I really enjoyed this story. It packed a lot of punch—and not a sparkle in sight.
Centering on a vampire and its kill of the night, Das Vampir switches between the viewpoint of the creature, and its unsuspecting victims. From the introduction of the first human character, you get a sense of normalcy and safety—that you know is about to be destroyed. The banter between the crew fleshes them out well and the detailed imagery put me right on the ship with them. I felt their anxiety about the catch, their need to get home after a long separation from their families. There was an underlying notion of eeriness to the isolation that comes with being alone on the water at night.
I’m of the mindset that vampires are meant to be frightening. And this one certainly is. It’s driven purely by instinct and the need to feed. Yet, on occasion, instinct says there had once been something more. It’s in these moments that the author does a fantastic job invoking just the right amount of sympathy for his monster. His subtle hints of a forgotten past transformed an average creature of the night into a compelling character. I wanted to know more. I could see a full length novel spun around its origins. But I wasn’t left feeling frustrated by any means. Mr. Reinhart expertly takes you through the creature’s fleeting ponderings of what was, sparking your imagination to fill in the blanks.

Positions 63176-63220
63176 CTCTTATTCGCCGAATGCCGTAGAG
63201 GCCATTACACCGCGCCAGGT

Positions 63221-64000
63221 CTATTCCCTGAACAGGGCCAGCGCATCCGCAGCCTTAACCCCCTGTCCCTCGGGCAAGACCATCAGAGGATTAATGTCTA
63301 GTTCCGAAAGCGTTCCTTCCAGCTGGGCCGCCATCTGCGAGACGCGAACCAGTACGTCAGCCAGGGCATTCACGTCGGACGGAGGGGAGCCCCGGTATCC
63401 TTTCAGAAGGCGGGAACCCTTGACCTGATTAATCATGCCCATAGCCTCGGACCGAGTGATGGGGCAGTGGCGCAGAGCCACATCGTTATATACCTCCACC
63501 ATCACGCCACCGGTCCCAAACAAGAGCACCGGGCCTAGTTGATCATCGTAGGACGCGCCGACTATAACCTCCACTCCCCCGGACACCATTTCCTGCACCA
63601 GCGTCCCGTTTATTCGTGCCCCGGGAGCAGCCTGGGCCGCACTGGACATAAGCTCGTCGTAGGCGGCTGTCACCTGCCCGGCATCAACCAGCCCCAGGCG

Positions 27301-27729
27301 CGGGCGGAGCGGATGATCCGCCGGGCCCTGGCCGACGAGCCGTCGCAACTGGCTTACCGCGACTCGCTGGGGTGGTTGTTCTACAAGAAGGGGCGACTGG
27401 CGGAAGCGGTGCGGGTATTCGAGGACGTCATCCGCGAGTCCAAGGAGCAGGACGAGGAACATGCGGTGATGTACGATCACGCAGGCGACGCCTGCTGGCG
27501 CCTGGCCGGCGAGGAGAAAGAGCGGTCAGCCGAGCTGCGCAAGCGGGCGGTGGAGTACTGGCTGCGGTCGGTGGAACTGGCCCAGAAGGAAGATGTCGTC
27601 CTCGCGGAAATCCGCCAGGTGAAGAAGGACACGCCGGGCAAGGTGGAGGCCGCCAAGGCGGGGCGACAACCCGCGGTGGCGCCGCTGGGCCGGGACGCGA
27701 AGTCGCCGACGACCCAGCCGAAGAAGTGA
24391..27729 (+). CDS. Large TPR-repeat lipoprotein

I was engrossed from the first paragraph. The writing has a wonderful poetic quality to it. Even the crabs were creepy! The cyclical nature of the story made for a complete and satisfying ending to a good, old fashioned (and wonderfully disturbing) vampire tale.
You can find out more about Tom Reinhart and his work at http://www.tomreinhart.com/